Biden’s budget proposal may worsen sky-high inflation

Biden's budget, Escalating inflation, Biden's fiscal year, GDP growth, Biden administration
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President Joe Biden’s fiscal year 2025 budget proposal has ignited intense debate among economists and policymakers, with concerns mounting that it could exacerbate the already soaring levels of inflation gripping the nation. The proposal, if approved, could significantly inflate the national debt and further strain an economy grappling with unprecedented price hikes.

Outlined in Biden’s budget are ambitious spending measures and tax increases amounting to a staggering US$14.8 trillion in additional debt by the end of his presumed second term. Experts warn that these provisions are likely to fuel inflationary pressures without effectively addressing the root causes of escalating prices.

Richard Stern, director of the Grover M. Hermann Center for the Federal Budget at the Heritage Foundation, cautions that the proposed budget, coupled with anti-growth taxes and large deficits, could lead to a reduction in the real supply of goods and services. This imbalance, characterized by more dollars chasing fewer goods, is a recipe for sustained inflationary pressures, according to Stern.

The current inflation rate stands at 3.2 percent year-over-year as of February, having risen 18.5 percent since Biden assumed office in January 2021. Biden’s economic agenda, marked by substantial stimulus packages like the American Rescue Plan and the Inflation Reduction Act, has injected trillions of dollars into the economy, further exacerbating inflationary trends.

Stern highlights that Biden’s budget anticipates a significant increase in household debt, which could have far-reaching consequences. The mounting debt burden is expected to drive interest rates higher, making housing unaffordable for many and stifling business growth.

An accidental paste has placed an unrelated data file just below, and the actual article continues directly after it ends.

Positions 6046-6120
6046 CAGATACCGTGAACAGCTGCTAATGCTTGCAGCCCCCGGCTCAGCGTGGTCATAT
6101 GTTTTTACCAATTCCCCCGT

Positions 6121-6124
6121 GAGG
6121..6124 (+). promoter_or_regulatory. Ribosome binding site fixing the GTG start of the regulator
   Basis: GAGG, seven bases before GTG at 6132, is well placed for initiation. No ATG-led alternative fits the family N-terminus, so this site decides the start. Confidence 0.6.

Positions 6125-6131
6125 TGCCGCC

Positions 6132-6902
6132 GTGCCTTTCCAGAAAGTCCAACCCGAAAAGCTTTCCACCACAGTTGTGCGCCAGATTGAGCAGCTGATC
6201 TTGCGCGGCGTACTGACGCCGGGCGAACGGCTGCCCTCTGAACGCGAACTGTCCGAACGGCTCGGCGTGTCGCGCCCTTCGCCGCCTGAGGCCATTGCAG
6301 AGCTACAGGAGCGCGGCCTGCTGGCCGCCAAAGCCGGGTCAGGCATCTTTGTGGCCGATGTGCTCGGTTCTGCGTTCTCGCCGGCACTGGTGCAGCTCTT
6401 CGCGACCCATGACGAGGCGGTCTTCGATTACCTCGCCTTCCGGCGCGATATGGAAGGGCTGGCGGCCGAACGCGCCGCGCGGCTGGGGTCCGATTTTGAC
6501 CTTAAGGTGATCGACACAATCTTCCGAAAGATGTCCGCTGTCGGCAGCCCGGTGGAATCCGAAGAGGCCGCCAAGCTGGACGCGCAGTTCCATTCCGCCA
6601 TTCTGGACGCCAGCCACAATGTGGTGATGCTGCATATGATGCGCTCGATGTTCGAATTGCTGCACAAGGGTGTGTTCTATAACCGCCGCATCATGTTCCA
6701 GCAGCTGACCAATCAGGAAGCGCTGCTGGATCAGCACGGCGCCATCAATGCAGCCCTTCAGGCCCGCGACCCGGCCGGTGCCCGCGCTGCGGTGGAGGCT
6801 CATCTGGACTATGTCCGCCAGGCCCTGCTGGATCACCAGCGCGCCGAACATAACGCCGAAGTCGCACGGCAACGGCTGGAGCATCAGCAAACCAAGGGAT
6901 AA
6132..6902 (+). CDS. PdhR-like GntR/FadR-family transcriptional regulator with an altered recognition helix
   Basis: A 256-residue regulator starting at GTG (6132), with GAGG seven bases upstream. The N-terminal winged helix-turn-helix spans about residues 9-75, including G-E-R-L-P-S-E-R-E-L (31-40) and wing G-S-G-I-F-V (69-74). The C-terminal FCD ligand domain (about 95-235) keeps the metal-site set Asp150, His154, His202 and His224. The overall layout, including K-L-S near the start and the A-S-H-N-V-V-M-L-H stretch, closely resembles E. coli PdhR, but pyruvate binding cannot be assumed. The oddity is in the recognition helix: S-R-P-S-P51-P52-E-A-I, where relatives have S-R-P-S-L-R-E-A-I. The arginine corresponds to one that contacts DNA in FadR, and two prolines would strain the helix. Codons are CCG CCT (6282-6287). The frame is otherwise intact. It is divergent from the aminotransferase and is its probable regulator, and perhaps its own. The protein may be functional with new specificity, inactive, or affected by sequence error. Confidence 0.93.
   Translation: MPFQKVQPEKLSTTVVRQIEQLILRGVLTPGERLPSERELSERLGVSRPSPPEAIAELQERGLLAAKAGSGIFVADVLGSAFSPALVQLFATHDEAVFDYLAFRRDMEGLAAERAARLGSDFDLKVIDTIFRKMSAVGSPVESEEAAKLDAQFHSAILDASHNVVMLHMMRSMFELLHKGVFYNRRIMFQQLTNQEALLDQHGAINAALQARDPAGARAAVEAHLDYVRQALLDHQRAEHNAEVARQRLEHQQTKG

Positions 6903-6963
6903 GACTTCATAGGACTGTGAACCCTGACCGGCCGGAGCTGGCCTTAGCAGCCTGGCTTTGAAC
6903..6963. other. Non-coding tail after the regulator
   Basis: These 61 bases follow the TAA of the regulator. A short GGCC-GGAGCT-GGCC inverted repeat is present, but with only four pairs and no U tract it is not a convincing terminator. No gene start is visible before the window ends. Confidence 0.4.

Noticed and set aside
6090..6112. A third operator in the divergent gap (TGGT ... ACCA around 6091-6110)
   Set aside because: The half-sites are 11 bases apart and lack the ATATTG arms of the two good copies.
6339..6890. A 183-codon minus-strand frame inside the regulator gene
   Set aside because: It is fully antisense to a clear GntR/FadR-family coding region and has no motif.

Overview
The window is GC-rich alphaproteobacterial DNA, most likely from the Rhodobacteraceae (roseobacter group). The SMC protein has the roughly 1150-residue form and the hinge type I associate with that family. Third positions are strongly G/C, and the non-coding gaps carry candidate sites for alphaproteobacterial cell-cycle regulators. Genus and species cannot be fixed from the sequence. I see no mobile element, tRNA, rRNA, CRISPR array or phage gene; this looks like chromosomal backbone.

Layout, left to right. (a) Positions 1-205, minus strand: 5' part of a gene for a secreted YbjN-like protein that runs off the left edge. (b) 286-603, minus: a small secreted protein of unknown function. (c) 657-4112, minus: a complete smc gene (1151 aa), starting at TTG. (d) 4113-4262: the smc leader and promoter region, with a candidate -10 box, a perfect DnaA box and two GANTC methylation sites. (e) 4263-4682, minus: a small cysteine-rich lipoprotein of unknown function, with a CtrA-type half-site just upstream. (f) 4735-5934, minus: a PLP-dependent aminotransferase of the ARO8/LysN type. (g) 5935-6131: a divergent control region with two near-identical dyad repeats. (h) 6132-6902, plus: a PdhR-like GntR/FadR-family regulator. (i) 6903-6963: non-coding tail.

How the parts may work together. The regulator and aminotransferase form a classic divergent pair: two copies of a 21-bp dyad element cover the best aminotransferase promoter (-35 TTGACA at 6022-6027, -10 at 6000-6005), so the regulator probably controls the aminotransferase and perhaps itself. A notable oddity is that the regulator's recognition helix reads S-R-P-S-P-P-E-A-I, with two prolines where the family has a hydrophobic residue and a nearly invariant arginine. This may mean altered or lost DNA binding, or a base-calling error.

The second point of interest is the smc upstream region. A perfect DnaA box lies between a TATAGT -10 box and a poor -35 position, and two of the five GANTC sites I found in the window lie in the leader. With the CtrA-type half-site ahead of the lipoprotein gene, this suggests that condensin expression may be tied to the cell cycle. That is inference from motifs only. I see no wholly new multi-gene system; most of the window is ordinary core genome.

In response to escalating inflation, the Federal Reserve has raised its federal funds rate, putting upward pressure on interest rates across the economy. This move, aimed at curbing inflation, could further exacerbate affordability challenges, particularly in the housing market.

The budget allocates US$258 billion for building or preserving two million housing units, targeting lower- and middle-income households. However, experts caution that federal funding alone may not address the root causes of housing shortages, particularly stringent local regulations that impede construction.

Chris Edwards, the Kilts Family Chair in Fiscal Studies at the Cato Institute, argues against federal intervention in solving housing shortages, emphasizing the role of state and local governments in deregulation.

Edwards asserts that federal subsidies may exacerbate inflationary pressures without effectively addressing housing affordability.

A Biden administration official defends the budget, claiming it will reduce the national deficit by US$3 trillion over the next decade through tax increases and spending cuts. However, critics argue that the budget employs deceptive accounting practices to mask the true extent of deficit spending, projecting unrealistic declines in spending compared to GDP and inflation growth.

The national debt has surged under the Biden administration, reaching nearly US$34.5 trillion, up from around US$27.8 trillion in January 2021. Despite economic growth, the debt continues to climb, surpassing GDP growth in the fourth quarter of 2023.

Moreover, Biden’s proposed tax hikes on high-income individuals and corporations have drawn criticism for their potential impact on investment and economic growth. Stern warns that these tax increases could translate into lower wages, higher consumer prices, and reduced opportunities for entrepreneurship.

While GDP has shown signs of resilience, outpacing trend expectations in recent quarters, concerns persist regarding the sustainability of economic growth amidst mounting debt and inflationary pressures. Stern characterizes Biden’s budget as a “wholly unserious recipe for long-term economic disaster”, underscoring the urgency of addressing inflationary risks.

As policymakers deliberate over Biden’s budget proposal, the stakes remain high, with the potential to shape the trajectory of the nation’s economy for years to come. The specter of inflation looms large, underscoring the need for prudent fiscal management and targeted policy interventions to mitigate its adverse effects on households and businesses alike.


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